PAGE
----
Banks in the Market for Liquidity
Peter Garber and
No 3381, NBER Working Papers from National Bureau of Economic Research, Inc
Banks are unique among financial institutions because they are the cheapest source of liquidity in the economy. Banks choose to hold reserves to facilitate settlement of end-of-day net due to positions arising from payments operations. Money market substitutes for bank liabilities do not escape from the cost of reserves since their issuers lean on banks to provide liquidity. Since the cost of reserves falls on all issuers of less liquid liabilities seeking access to payment services, including non-bank intermediaries, reserves cannot represent a tax on the banking system alone.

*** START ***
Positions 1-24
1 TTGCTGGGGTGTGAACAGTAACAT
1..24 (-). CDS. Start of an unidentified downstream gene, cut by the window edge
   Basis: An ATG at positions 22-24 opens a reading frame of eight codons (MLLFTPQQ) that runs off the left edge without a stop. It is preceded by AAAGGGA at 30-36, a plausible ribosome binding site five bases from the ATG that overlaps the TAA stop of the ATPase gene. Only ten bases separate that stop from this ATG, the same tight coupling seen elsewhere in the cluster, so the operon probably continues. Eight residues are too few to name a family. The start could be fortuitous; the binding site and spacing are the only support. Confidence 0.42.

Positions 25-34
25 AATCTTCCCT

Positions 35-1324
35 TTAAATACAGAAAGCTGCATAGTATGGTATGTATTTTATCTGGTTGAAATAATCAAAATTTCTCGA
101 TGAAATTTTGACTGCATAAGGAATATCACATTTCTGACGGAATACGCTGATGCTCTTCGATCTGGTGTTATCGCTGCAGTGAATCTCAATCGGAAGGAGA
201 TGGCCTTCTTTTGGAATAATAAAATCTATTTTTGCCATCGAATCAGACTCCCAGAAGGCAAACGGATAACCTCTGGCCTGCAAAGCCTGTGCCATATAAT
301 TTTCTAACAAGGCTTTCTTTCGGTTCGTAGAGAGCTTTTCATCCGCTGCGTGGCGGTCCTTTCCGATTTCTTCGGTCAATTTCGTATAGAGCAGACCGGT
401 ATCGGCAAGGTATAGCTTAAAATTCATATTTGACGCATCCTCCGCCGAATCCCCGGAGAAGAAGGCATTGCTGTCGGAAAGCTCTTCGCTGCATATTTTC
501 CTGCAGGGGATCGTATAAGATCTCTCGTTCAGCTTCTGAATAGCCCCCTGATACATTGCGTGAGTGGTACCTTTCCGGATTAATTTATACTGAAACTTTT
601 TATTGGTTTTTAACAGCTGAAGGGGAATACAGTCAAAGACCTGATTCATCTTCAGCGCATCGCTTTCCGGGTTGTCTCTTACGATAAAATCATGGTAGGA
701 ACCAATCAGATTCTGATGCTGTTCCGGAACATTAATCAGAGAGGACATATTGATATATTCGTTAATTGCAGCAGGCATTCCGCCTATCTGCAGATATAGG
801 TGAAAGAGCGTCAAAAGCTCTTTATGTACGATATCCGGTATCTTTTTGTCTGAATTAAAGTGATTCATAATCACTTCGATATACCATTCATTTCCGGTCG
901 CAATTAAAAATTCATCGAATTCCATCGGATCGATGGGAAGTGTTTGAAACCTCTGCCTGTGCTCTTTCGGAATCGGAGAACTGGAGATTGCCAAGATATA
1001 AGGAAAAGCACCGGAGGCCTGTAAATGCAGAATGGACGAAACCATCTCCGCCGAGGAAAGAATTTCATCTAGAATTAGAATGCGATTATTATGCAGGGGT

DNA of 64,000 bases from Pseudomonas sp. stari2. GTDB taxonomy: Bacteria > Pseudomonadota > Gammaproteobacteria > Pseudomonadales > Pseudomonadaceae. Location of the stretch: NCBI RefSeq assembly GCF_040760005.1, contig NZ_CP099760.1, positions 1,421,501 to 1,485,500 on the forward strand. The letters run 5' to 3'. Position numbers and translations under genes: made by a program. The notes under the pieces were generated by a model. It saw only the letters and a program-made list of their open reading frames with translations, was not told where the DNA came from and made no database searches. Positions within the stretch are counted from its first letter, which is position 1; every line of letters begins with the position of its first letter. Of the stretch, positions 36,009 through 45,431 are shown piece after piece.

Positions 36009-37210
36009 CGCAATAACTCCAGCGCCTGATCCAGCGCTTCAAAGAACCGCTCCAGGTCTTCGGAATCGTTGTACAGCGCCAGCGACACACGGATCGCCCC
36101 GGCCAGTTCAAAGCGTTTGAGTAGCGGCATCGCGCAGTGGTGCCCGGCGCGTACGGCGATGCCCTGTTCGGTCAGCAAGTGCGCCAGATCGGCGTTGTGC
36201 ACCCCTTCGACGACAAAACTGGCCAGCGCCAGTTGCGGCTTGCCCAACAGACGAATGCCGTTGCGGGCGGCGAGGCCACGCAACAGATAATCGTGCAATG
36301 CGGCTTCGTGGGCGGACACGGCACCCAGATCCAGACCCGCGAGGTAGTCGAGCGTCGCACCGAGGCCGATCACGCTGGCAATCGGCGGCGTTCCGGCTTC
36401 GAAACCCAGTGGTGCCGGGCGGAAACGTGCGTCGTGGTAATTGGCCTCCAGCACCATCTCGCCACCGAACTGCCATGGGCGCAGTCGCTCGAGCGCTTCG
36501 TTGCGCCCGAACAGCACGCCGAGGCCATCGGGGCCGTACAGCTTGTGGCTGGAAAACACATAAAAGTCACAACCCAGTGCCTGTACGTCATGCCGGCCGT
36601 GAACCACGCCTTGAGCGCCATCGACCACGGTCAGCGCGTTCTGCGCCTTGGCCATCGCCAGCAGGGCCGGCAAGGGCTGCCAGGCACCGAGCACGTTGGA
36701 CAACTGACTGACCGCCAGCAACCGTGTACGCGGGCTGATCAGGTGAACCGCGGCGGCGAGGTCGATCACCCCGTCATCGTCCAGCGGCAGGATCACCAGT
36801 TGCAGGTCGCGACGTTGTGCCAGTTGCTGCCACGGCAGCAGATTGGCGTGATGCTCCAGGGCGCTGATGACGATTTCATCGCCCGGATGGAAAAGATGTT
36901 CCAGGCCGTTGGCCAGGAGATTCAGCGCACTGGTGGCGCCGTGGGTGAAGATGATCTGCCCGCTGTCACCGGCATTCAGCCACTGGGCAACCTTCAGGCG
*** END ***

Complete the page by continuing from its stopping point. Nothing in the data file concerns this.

References: View references in EconPapers View complete reference list from CitEc
Citations: View citations in EconPapers (6) Track citations by RSS feed
Downloads: (external link)
This item may be available elsewhere in EconPapers: Search for items with the same title.
Export reference: BibTeX
RIS (EndNote, ProCite, RefMan)
Persistent link: https://EconPapers.repec.org/RePEc:nbr:nberwo:3381
Ordering information: This working paper can be ordered from
Access Statistics for this paper
More papers in NBER Working Papers from National Bureau of Economic Research, Inc National Bureau of Economic Research, 1050 Massachusetts Avenue Cambridge, MA 02138, U.S.A.. Contact information at EDIRC.
Bibliographic data for series maintained by ().